What about this ‘illegal’ strike business then? Here, a bit of history helps.

While Singapore was still under British rule in the 1950s, the government passed one of those dubious ‘emergency powers’ laws called the Criminal Law (Temporary Provisions) Act in response to an ongoing problem with organized crime. The Act made it legal to detain people without trial if the Home Affairs minister believes there is good reason to detain them (Australians might recall the case of Mohamed Haneef here). The Act also made strikes and lockouts illegal for workers employed in ‘essential’ services, unless you have a permit. The list of essential services, sure enough, includes pretty much every area in which a strike might occur.

The Temporary Provisions were renewed when the country attained self-rule, and again later when Singapore became a fully-independent nation. They have been renewed several times since and remain on the books today. Keen to attract foreign investment, Singapore over the decades has presented itself as a politically stable, business-friendly hub in Asia. Industrial relations therefore have always taken place in the shadow of this large and looming fact.

There is a large union called the National Trades Union Congress which is closely aligned with the ruling People’s Action Party, which has been in power since independence. For instance, a former PAP cabinet minister (Ong Teng Cheong) became Secretary-General of the NTUC and later went on to become the country’s President. In one colourful moment, Ong (while at NTUC) sneakily gave approval for the country’s last strike in 1986 without consulting Cabinet, as he believed shipping bosses were taking advantage of the workers. Predictably, this caused considerable upset with the government and its foreign business allies, but Ong was steadfast in his decision.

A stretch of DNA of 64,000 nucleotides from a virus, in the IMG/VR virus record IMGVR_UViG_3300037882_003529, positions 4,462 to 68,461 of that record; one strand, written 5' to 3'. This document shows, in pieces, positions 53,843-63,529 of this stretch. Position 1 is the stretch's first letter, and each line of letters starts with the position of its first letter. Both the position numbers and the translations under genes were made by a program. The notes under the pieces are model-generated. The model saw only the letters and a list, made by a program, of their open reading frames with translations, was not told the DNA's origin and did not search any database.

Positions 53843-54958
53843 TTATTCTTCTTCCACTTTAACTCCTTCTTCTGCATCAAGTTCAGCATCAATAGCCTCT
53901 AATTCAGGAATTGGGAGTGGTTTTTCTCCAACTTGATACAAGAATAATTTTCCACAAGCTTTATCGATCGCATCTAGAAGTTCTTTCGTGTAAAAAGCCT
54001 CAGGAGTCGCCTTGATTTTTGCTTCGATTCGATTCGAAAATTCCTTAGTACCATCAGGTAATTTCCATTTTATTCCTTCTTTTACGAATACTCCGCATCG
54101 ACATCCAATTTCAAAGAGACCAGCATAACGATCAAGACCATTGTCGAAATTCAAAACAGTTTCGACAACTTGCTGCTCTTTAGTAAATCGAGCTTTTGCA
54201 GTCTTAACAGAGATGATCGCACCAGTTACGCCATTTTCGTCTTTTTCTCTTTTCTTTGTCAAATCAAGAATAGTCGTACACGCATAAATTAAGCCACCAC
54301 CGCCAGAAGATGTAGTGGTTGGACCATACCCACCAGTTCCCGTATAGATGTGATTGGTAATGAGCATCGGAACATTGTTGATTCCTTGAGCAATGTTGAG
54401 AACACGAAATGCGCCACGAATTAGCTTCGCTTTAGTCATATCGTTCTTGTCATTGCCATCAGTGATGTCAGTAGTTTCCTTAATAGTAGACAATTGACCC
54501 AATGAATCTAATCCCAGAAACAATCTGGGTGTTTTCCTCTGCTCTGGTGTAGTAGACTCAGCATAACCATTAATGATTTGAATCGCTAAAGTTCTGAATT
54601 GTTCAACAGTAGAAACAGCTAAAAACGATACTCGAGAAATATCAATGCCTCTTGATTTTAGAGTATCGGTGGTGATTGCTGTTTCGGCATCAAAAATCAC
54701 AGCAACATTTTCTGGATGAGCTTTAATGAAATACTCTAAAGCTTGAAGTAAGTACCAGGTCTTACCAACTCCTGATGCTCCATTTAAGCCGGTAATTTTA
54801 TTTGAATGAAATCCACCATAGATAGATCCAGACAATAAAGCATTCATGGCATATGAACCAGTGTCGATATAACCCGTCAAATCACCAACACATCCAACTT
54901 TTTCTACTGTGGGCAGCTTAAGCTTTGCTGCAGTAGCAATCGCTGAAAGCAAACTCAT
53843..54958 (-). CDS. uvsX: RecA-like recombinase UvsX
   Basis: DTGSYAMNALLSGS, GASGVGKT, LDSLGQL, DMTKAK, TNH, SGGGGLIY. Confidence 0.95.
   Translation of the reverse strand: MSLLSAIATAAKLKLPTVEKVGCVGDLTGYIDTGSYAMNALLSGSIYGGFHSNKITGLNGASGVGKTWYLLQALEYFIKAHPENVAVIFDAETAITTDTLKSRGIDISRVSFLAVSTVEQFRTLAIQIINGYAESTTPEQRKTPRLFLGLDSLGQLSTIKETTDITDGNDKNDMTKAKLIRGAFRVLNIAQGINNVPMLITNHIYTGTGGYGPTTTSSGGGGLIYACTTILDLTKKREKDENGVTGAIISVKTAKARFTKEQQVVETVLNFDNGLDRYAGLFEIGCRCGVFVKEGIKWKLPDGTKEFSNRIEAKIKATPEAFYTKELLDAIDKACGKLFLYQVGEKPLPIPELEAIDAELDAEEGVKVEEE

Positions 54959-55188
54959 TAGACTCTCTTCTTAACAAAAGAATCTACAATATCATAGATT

Now we can begin to see why the first strike in over 25 years is something of a big deal. The government’s swift and hardline response has seemed to some commentators to be a slightly panicked attempt to suppress any potential copycat strikes in other sectors. This is complicated somewhat by Singapore’s relationship with China, a mighty power with a population over 200 times Singapore’s size that it can’t afford to upset too much. Singapore’s consulate was picketed in Hong Kong following the news of the drivers’ repatriation, and in the week following the strike two Chinese workers in one of Singapore’s shipping ports climbed onto cranes and refused to come down, protesting poor pay and conditions.